Russian media reported that the Su-27 fighter jet thwarted an attempt by a US RQ-4B Global Hawk surveillance drone to breach Moscow’s airspace Sunday, forcing Washington’s plane to “turn away”.
According to TASS report, the Russian Ministry of Defence stated: “Airspace surveillance equipment detected an air target approaching the border over the Black Sea on October 15.”
The statement added: “A Su-27 fighter jet was scrambled to prevent it from entering Russian airspace.”
“The crew of the Russian fighter jet identified the aerial target as an RQ-4B Global Hawk surveillance drone of the US Air Force. As the Russian fighter jet approached, the foreign surveillance UAV turned away from the Russian state border,” the statement quoted by TASS read.
Moscow’s forces have earlier barred Western planes from entering into the country’s territorial spheres.
“The Russian aircraft returned safely to its home airfield. A violation of the Russian state border was averted,” the Defence Ministry said Sunday.
In June, Russia also intercepted British warplanes that approached its border above the Black Sea.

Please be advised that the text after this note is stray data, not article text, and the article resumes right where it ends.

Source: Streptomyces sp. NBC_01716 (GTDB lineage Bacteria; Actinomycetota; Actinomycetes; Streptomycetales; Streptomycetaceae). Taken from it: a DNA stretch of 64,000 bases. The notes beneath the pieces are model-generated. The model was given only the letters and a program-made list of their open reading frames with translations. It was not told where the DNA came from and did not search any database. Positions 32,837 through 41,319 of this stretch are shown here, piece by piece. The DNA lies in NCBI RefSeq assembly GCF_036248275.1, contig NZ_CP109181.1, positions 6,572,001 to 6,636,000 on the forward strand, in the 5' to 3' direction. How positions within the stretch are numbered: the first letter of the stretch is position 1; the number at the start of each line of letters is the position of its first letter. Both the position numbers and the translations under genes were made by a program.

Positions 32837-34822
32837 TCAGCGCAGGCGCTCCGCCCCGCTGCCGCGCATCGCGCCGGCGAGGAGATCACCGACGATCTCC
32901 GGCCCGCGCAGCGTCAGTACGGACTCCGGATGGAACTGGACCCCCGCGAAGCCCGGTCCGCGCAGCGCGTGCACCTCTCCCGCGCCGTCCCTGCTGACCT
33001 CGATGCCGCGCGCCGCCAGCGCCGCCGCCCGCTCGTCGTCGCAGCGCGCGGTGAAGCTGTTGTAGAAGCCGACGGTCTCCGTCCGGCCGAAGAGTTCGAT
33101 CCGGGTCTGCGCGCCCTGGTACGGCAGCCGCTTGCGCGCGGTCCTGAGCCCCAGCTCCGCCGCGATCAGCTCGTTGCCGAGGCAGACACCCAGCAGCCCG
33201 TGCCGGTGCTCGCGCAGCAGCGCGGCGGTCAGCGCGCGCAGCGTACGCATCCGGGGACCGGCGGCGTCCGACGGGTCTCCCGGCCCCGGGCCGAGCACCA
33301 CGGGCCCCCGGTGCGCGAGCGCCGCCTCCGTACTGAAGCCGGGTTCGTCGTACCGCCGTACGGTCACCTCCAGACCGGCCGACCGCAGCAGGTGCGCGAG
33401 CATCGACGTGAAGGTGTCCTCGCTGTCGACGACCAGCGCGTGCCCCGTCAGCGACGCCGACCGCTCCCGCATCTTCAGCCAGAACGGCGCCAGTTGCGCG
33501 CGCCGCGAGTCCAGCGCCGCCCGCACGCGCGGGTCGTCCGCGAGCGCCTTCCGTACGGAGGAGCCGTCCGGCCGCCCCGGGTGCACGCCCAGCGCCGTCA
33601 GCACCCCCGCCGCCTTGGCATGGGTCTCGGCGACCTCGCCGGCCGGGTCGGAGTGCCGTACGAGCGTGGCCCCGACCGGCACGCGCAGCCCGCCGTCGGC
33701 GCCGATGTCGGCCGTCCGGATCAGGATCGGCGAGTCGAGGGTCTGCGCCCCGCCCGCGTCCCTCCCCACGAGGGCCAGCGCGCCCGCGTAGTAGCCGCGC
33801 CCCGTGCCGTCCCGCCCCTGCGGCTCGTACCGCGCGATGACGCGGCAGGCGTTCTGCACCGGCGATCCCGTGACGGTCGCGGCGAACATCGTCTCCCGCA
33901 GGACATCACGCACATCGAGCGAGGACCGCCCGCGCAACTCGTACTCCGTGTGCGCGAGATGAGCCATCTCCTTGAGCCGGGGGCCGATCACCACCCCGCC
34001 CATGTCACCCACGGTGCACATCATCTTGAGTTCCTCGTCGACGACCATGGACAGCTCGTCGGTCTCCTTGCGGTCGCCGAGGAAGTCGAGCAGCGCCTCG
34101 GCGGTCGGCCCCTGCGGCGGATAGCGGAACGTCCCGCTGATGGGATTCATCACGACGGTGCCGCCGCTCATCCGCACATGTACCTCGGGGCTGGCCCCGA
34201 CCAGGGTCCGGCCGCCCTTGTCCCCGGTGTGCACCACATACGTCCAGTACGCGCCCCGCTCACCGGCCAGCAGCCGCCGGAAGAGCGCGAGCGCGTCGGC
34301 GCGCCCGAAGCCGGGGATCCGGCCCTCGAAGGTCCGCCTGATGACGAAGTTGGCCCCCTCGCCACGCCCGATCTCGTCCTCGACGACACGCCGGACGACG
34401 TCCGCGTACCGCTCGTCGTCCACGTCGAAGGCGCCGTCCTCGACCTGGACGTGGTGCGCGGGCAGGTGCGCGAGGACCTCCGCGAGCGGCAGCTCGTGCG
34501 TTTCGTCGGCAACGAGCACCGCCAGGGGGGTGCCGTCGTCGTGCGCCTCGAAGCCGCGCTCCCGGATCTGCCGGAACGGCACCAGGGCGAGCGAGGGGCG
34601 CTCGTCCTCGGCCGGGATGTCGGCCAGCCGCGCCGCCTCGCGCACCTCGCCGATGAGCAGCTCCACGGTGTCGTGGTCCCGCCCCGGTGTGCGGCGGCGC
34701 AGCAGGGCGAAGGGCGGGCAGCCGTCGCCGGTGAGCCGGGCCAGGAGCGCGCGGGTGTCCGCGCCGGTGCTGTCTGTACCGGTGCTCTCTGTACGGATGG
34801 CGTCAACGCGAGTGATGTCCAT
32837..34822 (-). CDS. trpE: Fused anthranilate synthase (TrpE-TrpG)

According to a statement from the Defence Ministry, “as the Russian fighter jets approached, the foreign warplanes turned around and distanced themselves from the Russian border.”
The ministry had said at that time that the planes involved were two British Typhoon jets accompanied by an RC-135 reconnaissance aircraft.
“The Russian planes safely returned to their airfield. There was no violation of the Russian border,” said the ministry.
Incidents involving Russian and Western aircraft have multiplied over the Black Sea and Baltic Sea in recent months, as Moscow pursues its special military operation against Ukraine.
In May, Moscow also said it had intercepted four American strategic bombers above the Baltic Sea in two separate incidents in the space of one week.
Russia also scrambled warplanes to intercept French, German, and Polish aircraft.
In April, an American Reaper MQ-9 military drone crashed in the Black Sea after a confrontation Washington blamed on two Russian fighter jets.
On June 9, the British Royal Air Force warplanes were twice scrambled over the course of 24 hours to intercept Russian aircraft flying close to NATO airspace, the Ministry of Defence in London had said.